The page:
A longtime credit executive who spent eight years at American Express, Anderson joined Wells Fargo two years ago, and helped cement its credit card partnership with Amex last summer. On the sidelines of a bank event in Phoenix, she discussed the growth of her business, how banks struggle with and succeed at promoting diversity, and how the industry today could better recruit "young shiny folks wanting to do something fun and interesting." [See related article.]
Anderson, who leads a 1,700-person unit, is noticeably ambivalent about playing the airline-points-bonus game, which has driven up competition — and spending — among the biggest card lenders. For example, right now Citigroup (NYSE:C), JPMorgan Chase (JPM) and American Express are all offering sign-up bonuses of at least 30,000 points — enough for a free plane ticket — to people who qualify for their airline-rewards cards. That gets expensive for banks, which buy the points from airlines and then have to offer large chunks in order to encourage wealthy customers to switch their business from other card lenders.
"Today there is just a need to have a really rich value proposition at acquisition," Anderson says, comparing the airline-points bonus frenzy to the competition for credit card balance transfers in the late 1990s, when banks "had to get very aggressive."
Because Wells Fargo focuses mainly on selling more products to existing customers, "we don't always have to be that aggressive in terms of our acquisition bonus and therefore our acquisition costs," she says. "However, I do believe you've got to get people interested enough to get inside of the envelope, or to ask a question in the store."
"Stores" are what Wells Fargo calls its branches, and that's where its tellers are already trying to sell more credit cards to students and less affluent customers. Anderson says that 82% of the bank's new credit card accounts are opened in its branches, mainly by people who come in to open checking accounts or do other business.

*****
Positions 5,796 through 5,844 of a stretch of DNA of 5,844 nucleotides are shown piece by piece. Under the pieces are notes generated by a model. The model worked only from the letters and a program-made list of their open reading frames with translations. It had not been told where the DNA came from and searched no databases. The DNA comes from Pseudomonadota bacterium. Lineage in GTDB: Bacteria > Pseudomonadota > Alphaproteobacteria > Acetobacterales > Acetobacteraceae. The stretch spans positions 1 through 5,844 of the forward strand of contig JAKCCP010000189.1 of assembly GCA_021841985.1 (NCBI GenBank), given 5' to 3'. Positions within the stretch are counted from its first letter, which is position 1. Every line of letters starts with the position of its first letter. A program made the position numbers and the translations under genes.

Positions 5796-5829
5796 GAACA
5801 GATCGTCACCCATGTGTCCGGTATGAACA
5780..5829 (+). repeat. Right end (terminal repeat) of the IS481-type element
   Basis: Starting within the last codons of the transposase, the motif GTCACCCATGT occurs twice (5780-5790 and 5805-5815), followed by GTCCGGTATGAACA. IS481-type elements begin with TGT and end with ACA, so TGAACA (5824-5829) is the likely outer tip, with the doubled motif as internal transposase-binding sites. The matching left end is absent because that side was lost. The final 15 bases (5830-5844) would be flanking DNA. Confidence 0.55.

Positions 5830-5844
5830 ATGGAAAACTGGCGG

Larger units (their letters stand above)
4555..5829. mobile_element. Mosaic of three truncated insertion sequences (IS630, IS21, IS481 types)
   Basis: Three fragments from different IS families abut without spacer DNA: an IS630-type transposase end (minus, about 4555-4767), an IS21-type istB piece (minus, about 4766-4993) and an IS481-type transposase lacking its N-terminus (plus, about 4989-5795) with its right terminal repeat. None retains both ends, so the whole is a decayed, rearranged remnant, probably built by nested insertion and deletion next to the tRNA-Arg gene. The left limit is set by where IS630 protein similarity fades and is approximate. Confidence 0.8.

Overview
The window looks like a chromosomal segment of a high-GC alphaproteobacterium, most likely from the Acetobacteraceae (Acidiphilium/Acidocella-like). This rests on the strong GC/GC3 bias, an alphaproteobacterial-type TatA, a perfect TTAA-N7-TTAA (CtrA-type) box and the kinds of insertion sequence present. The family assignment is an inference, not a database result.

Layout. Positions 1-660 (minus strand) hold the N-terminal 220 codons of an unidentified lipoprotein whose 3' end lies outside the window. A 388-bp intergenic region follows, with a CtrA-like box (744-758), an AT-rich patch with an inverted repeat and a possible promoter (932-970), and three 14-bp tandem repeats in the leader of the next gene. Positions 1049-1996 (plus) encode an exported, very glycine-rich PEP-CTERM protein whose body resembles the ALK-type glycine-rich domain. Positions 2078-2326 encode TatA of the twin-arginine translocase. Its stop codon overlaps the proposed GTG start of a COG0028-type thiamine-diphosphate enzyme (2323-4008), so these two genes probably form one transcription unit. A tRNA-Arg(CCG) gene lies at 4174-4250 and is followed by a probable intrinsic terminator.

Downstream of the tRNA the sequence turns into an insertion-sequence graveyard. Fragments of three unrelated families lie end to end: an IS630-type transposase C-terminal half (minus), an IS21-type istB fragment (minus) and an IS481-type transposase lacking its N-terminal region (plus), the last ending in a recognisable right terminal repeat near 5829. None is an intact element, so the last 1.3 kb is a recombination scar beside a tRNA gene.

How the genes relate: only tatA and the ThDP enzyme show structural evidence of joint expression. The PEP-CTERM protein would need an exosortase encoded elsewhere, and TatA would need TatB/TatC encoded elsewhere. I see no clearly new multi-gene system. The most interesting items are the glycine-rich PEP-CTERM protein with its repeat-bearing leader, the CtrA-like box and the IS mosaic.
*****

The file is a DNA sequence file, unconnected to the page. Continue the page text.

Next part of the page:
"It's about the channel that we serve customers' needs in, which is the store," Anderson says. "You think about emerging credit, new to credit, students — they come to the store to open up a deposit account, and we get the opportunity to cross-sell a card."
Most banks have shied away from lending to these less creditworthy customers since the financial crisis, when losses surged after many people with subprime mortgages or card loans lost their jobs and their ability to repay their bills. New regulations now prevent banks from charging customers some of the fees that they once collected for lending to lower-income people, making such business less profitable. And many lenders are wary of the term "subprime," or the reputational risk of being associated with it.
Wells has been one of the outliers, even though how it does business with lower-income customers has frequently drawn regulatory scrutiny and criticism from consumer advocates. It was one of a handful of banks that sold short-term deposit advances, a bank version of payday loans. (Wells and its competitors discontinued that product this winter, after regulators tightened the restrictions on banks that offered such short-term credit products.)
"A lot of issuers have moved away from some of those businesses, but we're really in the business of serving customers' needs," Anderson says, arguing that Wells insulates itself from the risks of lending to lower-income or less creditworthy customers by bringing them in as deposit customers first.
"Because we have a relationship-based model, we feel pretty comfortable in the underwriting. … We don't have a massive risky profile today," she says. "We're just cranking the engine on acquisition. … The good news is that we're still doing it with very high degrees of credit quality."